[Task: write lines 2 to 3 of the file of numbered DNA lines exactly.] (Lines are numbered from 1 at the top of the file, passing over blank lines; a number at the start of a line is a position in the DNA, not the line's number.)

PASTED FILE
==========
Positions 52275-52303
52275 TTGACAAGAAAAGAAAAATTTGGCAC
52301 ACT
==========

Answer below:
52275 TTGACAAGAAAAGAAAAATTTGGCAC
52301 ACT